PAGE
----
"I think it’s important to be well rounded in social justice issues and how social change affects the classroom. I’ll be shaping young minds, and I want to bring them up to affect positive social change."
Jasmine Won, ’24, is spending the academic year not only studying to become a teacher, but also helping others.
The Tewksbury native was honored with a Newman Civic Fellowship. (Courtney Crowley, ’22, was selected as a fellow last year.) An elementary education and Spanish major, Jasmine is also enrolled in BSU’s extended master’s degree program and is a social justice fellow with BSU’s Martin Richard Institute for Social Justice.
The Newman Civic Fellowship is a program that unites students from across the country motivated to solve problems and spark change. The fellows attend trainings and work with mentors to devise strategies to improve their communities. Jasmine’s service is done on campus. She is mentored by Laura Mulvey, G’18, community programs manager at the Martin Richard Institute.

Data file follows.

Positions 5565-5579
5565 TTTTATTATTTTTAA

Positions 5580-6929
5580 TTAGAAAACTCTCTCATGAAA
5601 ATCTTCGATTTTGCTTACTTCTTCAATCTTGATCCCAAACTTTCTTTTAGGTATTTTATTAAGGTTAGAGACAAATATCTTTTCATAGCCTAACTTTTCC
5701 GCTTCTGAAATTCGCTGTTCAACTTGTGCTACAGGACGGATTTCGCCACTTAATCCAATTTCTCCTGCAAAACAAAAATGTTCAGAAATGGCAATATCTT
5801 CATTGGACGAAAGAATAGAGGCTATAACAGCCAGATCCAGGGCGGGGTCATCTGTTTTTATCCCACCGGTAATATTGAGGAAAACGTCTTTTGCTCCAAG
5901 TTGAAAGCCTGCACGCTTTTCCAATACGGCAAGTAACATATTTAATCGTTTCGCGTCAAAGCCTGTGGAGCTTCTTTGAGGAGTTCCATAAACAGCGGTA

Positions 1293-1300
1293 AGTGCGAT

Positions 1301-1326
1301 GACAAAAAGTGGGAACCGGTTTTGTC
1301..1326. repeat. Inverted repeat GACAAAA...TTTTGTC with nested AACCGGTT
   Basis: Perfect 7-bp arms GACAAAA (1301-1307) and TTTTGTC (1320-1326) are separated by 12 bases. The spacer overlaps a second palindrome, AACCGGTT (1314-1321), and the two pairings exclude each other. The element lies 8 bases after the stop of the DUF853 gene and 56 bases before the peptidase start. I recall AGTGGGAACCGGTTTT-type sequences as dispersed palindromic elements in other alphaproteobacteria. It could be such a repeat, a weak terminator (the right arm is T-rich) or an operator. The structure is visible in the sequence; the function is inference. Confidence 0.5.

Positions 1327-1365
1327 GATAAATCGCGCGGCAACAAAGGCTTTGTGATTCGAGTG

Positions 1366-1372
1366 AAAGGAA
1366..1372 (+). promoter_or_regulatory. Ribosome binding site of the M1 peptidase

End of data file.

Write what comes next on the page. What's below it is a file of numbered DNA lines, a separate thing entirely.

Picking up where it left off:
Jasmine’s stated goal is to make the country a better and more equitable place. She’s already made a believer of one person.
“Jasmine reflects the very best of BSU, and she embodies the hope, motivation and drive needed to be a successful changemaker,” said President Clark, who nominated her for the fellowship.
Recently we sat down with her to talk about her work as a fellow.
What is the focus of your service these days?
As a Civic Fellow at BSU, I worked mostly on civic-related rights, including voting rights, but now I’m focusing on food insecurity and how to help BSU students become aware of the resources the university provides. I am also collaborating with other Newman fellows to combine resources and ideas to help food-insecure students at our respective institutions. That’s something that impacts people in so many ways.
Where does this interest come from?
I was researching how big companies treat their workers and where their food comes from. I’m also a cashier, and I see a lot of people using food stamps and the WIC (Women, Infants and Children) program. It’s interesting to see how race or gender affects food insecurity. Because food affects everything, this focus will allow me to branch out into all the other areas I’m interested in.
And the future?
I’m going to be an elementary school teacher focusing on teaching English to speakers of other languages. I think it’s important to be well rounded in social justice issues and how social change affects the classroom. I’ll be shaping young minds, and I want to bring them up to affect positive social change.